LOS ANGELES -- Yucaipa Cos., which has been in and out of the food industry as an investor, is in again.
Within hours of disclosing it had acquired a 9.2% stake in Wild Oats, the investment group here said late last week it plans to buy a 40% interest in Pathmark Stores through an investment of $150 million that will be used in an effort to reposition the financially strapped company for improved sales and profitability.
In an interview with SN, Ron Burkle, Yucaipa's managing general partner, said he may try to consolidate companies in the Northeast once Pathmark is back on its feet financially.
"What we do is buy companies and execute a simple business plan with low risk," he explained. "At Pathmark, we think we can get cash flow from $140 million to $150 million a year back up to $200 million, with the stock rising to $20 a share. With that as a base, we would hope we could acquire other companies and lead consolidation in that part of the country.
"We've done add-ons everywhere else we've invested, and we love doing that. But we don't control when companies become available for consolidation."
Yucaipa was a major industry consolidator during the 1990s, combining a handful of Southern California chains into a holding company that ultimately acquired Smith's Food & Drug Centers and Ralphs Grocery, then sold them to Fred Meyer, before selling Fred Meyer to Kroger in 1999. Yucaipa also acquired Dominick's in 1995 and sold it to Safeway in 1998.
To regain its sales momentum, Pathmark needs "capital to invest in remodels and the freedom to operate without being capital-constrained, plus a lot of better blocking and tackling," Burkle said.
He said his role under a five-year management agreement will be to advise the company where he sees a need. Yet Burkle said he does not expect to get involved in day-to-day operations "as long as things are going well. I believe you have to let the management team run the company, while my role is to take a big-picture view and help plot out strategy."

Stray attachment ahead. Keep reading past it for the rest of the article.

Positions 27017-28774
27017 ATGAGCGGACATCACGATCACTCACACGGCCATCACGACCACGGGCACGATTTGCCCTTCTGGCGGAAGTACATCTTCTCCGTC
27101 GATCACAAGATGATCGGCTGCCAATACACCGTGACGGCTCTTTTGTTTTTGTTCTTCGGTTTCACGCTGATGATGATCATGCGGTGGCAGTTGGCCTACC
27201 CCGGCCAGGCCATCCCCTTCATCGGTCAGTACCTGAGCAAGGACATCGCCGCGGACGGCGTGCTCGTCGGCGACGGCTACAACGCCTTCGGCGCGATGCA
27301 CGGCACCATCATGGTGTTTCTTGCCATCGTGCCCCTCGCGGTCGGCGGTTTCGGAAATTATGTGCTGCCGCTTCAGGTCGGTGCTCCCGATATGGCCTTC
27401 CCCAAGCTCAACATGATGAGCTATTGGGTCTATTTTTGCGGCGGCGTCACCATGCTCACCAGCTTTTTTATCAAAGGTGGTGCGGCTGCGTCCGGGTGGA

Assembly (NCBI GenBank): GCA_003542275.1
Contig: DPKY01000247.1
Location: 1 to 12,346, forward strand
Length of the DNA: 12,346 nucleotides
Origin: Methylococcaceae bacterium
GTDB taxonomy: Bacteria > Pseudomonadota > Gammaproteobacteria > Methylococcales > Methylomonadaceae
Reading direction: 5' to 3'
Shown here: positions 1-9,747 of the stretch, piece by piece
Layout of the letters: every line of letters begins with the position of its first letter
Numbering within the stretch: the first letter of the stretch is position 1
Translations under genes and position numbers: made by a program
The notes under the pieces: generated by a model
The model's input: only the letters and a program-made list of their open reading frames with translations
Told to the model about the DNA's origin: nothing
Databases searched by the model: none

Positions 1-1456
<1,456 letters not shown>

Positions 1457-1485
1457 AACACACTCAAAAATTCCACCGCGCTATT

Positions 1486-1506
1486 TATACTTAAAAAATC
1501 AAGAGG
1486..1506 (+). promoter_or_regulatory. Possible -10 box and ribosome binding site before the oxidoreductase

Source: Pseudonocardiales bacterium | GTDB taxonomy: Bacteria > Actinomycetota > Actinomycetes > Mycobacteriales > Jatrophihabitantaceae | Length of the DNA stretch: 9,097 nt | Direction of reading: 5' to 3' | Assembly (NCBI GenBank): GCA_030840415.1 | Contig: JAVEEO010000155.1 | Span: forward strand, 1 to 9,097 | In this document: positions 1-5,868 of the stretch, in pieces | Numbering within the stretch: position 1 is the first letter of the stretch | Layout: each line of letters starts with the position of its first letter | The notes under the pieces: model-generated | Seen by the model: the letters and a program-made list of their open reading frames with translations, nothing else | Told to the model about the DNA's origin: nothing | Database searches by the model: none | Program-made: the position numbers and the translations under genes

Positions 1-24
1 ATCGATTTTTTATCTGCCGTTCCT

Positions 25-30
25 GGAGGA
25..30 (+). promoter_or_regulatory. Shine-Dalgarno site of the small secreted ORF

Burkle said he's had his eye on Pathmark as a potential investment since the late 1980s, "and we've gone back to look it several times over the years. It still has one of the highest volumes per store of any company we've encountered and the highest sales per square foot. It's protected from dramatic changes in the competitive environment."
His interest in Wild Oats stems from his preoccupation with the natural foods space, Burkle told SN. "We've gone all over and looked at buying other companies in that space, but most are five- to 10-store operators. Wild Oats has management issues, focus issues and integration issues, but we like the fact that Bob Miller [former chairman and chief executive officer] is there [as non-executive chairman]."
He said Yucaipa has invested approximately $25 million in Wild Oats, "and it can have more if it wants it, though we don't think it needs the money at this time."
Although Burkle's role in the industry has been less visible in the last few years, he said he's continued to invest in retail food stocks and remains one of the largest single shareholders in Kroger. He said most of the money he invests is his own.
With regard to its Pathmark investment, Burkle said Yucaipa sees "significant opportunity in the Northeast. Pathmark's prime locations, high store volumes, talented associates and loyal customer base make it a key asset in that market and a viable platform for future consolidation."
"We believe a de-levered Pathmark, with increased resources to invest in existing and new stores, will have a significant competitive advantage. With our capital and guidance and the efforts of its 26,000 associates, I am confident Pathmark will realize its full potential."
James L. Moody, Pathmark's non-executive chairman, said the Yucaipa transaction "represents an exciting opportunity to partner with one of the most successful investors in the supermarket industry, improve our financial flexibility, and increase the level of investment in our stores. We believe Yucaipa's financial and managerial contributions to Pathmark have tremendous potential to unlock shareholder value."
The transaction, which was unanimously approved by Pathmark's directors, is still subject to customary closing conditions and approval by Pathmark stockholders. A vote by shareholders is expected later this year. The deal is expected to close this summer.